Kawasaki showcased the much-loved W800 standard motorcycle at EICMA 2018 to a surprised crowd. The W800 is coming back for 2019 model year.
India has the Royal Enfield Bullet. England has the Triumph Bonneville. America has The Harley-Davidson Sportster. Even Germany has its own boxer R Nine T, so it’s only fitting that the Japanese had one of their own classic motorcycles too. For decades together, Japan’s definitive classic motorcycle has been the Kawasaki W800.
The W800 is Kawasaki’s sole survivor in the classic motorcycle range. It is not a classic like the Z900RS which is essentially a Z900 cloaked in period skin. The W800 is a true-blue standard motorcycle with an air-cooled 800cc parallel-twin motor, a clear dearth of modern tech and components, and the undying loyalty of the company and its aficionados. There was mass mourning when Kawasaki announced it would axe the W800 from its lineup, majorly due to failure to comply with Euro4 regulations.
At the 2018 EICMA, Team Green had heartening news for fans of the bevel drive wonder in the form of a new-for-2019 W800. Standing proud in two guises- W800 Street and W800 Café- the new bike is no low-budget update. The model has undergone a thorough modernization, yet can still trace its roots to the original 1966 W1. More than 90 percent parts of the 2019 W800 are new.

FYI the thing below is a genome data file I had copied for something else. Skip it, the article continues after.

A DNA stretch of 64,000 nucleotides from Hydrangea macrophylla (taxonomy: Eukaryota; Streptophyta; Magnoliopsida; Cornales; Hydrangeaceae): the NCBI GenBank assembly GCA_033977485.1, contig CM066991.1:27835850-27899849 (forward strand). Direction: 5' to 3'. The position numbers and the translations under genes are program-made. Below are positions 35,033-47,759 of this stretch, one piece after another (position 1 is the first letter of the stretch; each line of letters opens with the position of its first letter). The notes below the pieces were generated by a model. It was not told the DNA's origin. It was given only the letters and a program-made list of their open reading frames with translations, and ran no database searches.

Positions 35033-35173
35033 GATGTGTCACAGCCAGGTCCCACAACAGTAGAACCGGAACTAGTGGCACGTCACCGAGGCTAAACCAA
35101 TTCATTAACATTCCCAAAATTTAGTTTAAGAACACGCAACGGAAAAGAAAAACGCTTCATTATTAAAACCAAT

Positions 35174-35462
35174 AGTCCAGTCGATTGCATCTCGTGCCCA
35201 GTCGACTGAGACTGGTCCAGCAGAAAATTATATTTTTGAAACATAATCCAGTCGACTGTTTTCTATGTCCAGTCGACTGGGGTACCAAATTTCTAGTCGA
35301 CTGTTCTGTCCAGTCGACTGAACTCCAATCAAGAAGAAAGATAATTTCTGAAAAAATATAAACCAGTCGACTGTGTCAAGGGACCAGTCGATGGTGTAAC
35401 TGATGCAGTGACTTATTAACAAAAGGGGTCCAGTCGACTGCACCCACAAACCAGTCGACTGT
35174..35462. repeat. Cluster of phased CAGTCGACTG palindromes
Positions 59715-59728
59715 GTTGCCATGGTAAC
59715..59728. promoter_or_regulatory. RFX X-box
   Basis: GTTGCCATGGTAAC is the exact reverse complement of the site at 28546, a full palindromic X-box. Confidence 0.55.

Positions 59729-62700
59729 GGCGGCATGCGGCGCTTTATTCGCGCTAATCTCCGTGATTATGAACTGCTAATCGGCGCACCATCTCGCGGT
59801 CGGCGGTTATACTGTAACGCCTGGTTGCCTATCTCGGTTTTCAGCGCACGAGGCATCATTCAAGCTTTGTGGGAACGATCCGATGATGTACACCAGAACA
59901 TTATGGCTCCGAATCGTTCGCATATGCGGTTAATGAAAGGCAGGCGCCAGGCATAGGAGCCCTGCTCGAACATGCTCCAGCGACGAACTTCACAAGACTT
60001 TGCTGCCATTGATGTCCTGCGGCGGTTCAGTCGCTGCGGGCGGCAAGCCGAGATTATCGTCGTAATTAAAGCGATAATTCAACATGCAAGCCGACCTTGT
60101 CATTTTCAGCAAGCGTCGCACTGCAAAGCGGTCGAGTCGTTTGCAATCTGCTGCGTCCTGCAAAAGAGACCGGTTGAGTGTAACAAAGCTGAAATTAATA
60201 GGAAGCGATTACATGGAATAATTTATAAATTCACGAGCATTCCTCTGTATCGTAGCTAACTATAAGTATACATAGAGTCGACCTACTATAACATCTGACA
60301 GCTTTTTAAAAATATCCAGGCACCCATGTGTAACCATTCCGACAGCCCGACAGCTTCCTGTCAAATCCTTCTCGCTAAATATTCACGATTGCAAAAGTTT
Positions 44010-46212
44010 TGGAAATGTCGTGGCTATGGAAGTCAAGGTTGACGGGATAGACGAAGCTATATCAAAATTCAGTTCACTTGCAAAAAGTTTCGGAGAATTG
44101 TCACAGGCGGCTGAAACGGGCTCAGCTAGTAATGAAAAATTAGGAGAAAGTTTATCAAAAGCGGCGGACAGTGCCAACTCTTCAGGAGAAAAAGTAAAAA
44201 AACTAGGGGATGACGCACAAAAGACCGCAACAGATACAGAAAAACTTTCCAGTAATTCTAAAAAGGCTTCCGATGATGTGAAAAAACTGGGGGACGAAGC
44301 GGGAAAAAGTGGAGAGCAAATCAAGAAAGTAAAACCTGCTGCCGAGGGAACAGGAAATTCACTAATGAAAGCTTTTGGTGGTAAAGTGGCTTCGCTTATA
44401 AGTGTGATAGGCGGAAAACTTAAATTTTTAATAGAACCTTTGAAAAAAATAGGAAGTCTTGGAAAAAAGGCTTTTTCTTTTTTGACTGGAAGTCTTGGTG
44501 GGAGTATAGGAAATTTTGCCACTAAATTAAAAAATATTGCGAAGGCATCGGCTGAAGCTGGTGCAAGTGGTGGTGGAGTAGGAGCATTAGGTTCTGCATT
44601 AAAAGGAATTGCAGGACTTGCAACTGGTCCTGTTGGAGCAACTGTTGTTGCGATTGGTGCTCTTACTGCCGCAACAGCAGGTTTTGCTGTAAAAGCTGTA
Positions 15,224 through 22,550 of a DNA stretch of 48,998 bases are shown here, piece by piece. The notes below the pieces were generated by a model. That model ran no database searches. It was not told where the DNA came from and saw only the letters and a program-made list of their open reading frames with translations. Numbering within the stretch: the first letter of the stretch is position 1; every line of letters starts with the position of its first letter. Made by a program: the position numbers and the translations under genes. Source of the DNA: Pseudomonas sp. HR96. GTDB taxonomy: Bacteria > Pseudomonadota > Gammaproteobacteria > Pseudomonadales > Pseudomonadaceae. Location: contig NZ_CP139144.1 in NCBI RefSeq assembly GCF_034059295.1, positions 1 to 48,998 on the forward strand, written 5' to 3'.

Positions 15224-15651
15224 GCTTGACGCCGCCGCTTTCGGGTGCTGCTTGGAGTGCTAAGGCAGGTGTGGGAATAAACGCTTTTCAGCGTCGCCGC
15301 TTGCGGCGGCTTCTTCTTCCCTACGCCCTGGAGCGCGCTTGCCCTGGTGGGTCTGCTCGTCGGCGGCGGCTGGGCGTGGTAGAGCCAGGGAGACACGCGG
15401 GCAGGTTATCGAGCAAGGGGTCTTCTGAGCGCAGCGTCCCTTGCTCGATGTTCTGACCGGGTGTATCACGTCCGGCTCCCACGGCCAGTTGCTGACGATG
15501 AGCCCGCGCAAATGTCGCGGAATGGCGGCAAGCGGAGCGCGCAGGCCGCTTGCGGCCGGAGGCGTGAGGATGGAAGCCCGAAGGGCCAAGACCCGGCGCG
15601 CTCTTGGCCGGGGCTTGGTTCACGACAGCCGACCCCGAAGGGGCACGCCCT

The 773cc air-cooled parallel twin engine is now emissions-friendly with a peak power figure of 47hp to keep it A2 licence compliant. The frame is all-new, as are the brakes. The front disc measures 320mm while the rear is a 270mm unit. For the first time in its history, the Kawasaki W800 is sporting a rear disc brake. The lighting is all-LED, and ABS is standard on both the variants. The twin-pod instrument cluster houses a small digital screen and the usual tell-tale lights, with the rest of the space taken up by elegant analogue dials.
Much like the original 1966 W1, the modern W800 sits on spoked 18-inch wheels, and gets a tasteful paint job. The Café variant gets a small contrast-coloured cowl that looks quirky yet distinctive. Paired with the chrome twin peashooter pipes and that dug-out dual-tone seat, the 2019 Kawasaki looks deliciously retro.
It’s good to see manufacturers like Kawasaki refusing to give up in the face of daunting emissions norms and finding clever ways to keep their old warhorses going. Bikes like the W800 deserve to be in production simply because they are the purest definition of a motorcycle: Engine, wheels, tank, seat, you, and nothing holding the two of you back but your own faculties. Isn’t that how motorcycles caught on in the first place?